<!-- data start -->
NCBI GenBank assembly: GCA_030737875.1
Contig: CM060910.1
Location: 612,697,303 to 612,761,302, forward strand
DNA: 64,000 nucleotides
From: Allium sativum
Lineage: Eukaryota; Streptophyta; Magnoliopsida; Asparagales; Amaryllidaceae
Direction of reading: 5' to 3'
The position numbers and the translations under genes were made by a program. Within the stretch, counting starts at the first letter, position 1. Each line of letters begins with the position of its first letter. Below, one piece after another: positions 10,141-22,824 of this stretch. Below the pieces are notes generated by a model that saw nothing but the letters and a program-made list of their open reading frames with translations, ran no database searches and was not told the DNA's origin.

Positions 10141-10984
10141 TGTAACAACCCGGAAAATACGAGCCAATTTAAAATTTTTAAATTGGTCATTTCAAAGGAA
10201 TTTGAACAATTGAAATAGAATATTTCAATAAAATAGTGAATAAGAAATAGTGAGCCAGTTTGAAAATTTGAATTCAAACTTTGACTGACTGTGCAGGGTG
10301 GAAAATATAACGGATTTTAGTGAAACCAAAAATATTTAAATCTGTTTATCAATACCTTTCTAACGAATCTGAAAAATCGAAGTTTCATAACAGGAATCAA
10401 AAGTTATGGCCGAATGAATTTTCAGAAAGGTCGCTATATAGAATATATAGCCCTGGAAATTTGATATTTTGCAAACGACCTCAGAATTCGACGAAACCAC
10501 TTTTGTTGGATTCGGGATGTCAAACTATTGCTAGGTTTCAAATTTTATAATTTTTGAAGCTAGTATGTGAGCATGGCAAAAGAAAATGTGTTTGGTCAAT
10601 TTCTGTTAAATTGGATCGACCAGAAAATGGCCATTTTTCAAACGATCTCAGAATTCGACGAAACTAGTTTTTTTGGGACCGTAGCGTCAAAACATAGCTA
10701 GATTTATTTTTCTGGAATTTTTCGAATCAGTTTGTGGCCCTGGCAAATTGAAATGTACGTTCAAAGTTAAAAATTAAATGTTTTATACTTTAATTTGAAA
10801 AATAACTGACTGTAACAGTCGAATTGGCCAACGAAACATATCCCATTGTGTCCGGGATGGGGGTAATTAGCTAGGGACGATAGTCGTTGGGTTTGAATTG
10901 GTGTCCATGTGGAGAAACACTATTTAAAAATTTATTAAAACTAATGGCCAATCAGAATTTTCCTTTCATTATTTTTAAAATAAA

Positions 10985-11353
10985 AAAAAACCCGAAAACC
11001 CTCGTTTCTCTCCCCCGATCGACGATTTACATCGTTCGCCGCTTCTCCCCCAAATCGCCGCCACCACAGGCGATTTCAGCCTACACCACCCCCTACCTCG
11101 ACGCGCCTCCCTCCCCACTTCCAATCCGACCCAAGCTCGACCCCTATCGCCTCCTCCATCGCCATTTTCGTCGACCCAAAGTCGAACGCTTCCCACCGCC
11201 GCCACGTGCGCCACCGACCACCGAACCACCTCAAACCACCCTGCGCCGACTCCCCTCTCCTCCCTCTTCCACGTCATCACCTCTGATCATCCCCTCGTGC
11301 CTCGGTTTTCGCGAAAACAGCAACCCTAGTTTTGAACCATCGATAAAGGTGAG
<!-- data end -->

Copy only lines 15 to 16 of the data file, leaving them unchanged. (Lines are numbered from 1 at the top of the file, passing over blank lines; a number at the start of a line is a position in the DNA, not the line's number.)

10601 TTCTGTTAAATTGGATCGACCAGAAAATGGCCATTTTTCAAACGATCTCAGAATTCGACGAAACTAGTTTTTTTGGGACCGTAGCGTCAAAACATAGCTA
10701 GATTTATTTTTCTGGAATTTTTCGAATCAGTTTGTGGCCCTGGCAAATTGAAATGTACGTTCAAAGTTAAAAATTAAATGTTTTATACTTTAATTTGAAA